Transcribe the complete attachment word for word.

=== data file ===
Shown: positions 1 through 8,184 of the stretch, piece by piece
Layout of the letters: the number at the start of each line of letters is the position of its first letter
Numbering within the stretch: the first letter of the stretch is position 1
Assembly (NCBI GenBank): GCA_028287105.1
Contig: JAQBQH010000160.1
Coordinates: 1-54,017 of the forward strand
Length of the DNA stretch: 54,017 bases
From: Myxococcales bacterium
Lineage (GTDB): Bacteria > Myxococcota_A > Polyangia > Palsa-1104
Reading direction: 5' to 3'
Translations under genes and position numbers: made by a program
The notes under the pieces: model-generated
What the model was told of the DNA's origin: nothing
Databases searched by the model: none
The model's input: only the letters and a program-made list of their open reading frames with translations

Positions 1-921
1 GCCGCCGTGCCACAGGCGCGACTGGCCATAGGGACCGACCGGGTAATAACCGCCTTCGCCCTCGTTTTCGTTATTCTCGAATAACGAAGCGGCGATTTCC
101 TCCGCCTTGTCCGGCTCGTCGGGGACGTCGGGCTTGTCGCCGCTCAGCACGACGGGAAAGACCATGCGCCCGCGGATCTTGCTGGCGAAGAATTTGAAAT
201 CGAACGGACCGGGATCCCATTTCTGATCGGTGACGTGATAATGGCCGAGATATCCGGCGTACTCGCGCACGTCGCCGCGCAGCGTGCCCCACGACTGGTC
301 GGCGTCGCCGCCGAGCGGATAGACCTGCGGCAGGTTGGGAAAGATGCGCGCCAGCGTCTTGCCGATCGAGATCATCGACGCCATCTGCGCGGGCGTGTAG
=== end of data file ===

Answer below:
Shown: positions 1 through 8,184 of the stretch, piece by piece
Layout of the letters: the number at the start of each line of letters is the position of its first letter
Numbering within the stretch: the first letter of the stretch is position 1
Assembly (NCBI GenBank): GCA_028287105.1
Contig: JAQBQH010000160.1
Coordinates: 1-54,017 of the forward strand
Length of the DNA stretch: 54,017 bases
From: Myxococcales bacterium
Lineage (GTDB): Bacteria > Myxococcota_A > Polyangia > Palsa-1104
Reading direction: 5' to 3'
Translations under genes and position numbers: made by a program
The notes under the pieces: model-generated
What the model was told of the DNA's origin: nothing
Databases searched by the model: none
The model's input: only the letters and a program-made list of their open reading frames with translations

Positions 1-921
1 GCCGCCGTGCCACAGGCGCGACTGGCCATAGGGACCGACCGGGTAATAACCGCCTTCGCCCTCGTTTTCGTTATTCTCGAATAACGAAGCGGCGATTTCC
101 TCCGCCTTGTCCGGCTCGTCGGGGACGTCGGGCTTGTCGCCGCTCAGCACGACGGGAAAGACCATGCGCCCGCGGATCTTGCTGGCGAAGAATTTGAAAT
201 CGAACGGACCGGGATCCCATTTCTGATCGGTGACGTGATAATGGCCGAGATATCCGGCGTACTCGCGCACGTCGCCGCGCAGCGTGCCCCACGACTGGTC
301 GGCGTCGCCGCCGAGCGGATAGACCTGCGGCAGGTTGGGAAAGATGCGCGCCAGCGTCTTGCCGATCGAGATCATCGACGCCATCTGCGCGGGCGTGTAG